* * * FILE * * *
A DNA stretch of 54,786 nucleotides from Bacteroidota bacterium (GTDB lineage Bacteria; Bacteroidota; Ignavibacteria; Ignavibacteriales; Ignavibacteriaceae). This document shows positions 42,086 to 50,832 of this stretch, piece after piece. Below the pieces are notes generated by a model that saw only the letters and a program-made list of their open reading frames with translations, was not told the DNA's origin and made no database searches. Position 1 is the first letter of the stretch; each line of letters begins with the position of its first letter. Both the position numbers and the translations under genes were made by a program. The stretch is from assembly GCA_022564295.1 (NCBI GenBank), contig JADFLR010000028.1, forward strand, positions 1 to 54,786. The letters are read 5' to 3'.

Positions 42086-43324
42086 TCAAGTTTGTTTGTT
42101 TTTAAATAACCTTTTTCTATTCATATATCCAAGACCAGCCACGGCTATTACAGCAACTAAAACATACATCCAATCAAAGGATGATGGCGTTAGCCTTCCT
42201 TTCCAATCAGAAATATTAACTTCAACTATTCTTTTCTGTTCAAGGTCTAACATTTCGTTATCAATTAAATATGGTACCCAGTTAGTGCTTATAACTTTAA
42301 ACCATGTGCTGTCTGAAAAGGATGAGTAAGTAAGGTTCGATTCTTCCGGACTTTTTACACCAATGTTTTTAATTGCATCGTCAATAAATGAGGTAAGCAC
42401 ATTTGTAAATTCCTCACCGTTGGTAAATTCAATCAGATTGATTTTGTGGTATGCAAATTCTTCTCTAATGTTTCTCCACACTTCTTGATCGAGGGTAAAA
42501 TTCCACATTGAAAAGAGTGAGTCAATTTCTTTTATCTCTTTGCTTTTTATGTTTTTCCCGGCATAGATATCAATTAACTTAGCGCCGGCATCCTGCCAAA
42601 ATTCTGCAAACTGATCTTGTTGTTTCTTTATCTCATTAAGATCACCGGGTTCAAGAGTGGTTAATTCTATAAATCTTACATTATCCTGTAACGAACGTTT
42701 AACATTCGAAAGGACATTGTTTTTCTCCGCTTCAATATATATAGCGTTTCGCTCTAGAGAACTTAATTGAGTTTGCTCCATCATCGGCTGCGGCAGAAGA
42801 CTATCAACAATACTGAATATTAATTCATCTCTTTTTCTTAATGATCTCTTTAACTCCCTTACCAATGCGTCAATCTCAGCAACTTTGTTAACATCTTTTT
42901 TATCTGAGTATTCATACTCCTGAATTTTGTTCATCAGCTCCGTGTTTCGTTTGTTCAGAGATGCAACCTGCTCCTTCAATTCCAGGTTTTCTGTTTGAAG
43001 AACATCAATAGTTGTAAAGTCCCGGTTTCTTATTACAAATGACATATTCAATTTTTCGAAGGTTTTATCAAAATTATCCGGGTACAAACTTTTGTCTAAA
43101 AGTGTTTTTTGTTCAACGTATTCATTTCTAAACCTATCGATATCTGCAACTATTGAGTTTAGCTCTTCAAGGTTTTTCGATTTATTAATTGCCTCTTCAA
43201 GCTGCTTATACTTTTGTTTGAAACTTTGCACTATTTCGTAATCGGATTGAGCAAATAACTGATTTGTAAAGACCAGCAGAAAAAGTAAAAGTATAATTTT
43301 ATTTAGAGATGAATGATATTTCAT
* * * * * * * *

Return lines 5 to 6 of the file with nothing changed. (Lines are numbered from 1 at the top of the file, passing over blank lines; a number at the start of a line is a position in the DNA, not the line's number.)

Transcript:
42201 TTCCAATCAGAAATATTAACTTCAACTATTCTTTTCTGTTCAAGGTCTAACATTTCGTTATCAATTAAATATGGTACCCAGTTAGTGCTTATAACTTTAA
42301 ACCATGTGCTGTCTGAAAAGGATGAGTAAGTAAGGTTCGATTCTTCCGGACTTTTTACACCAATGTTTTTAATTGCATCGTCAATAAATGAGGTAAGCAC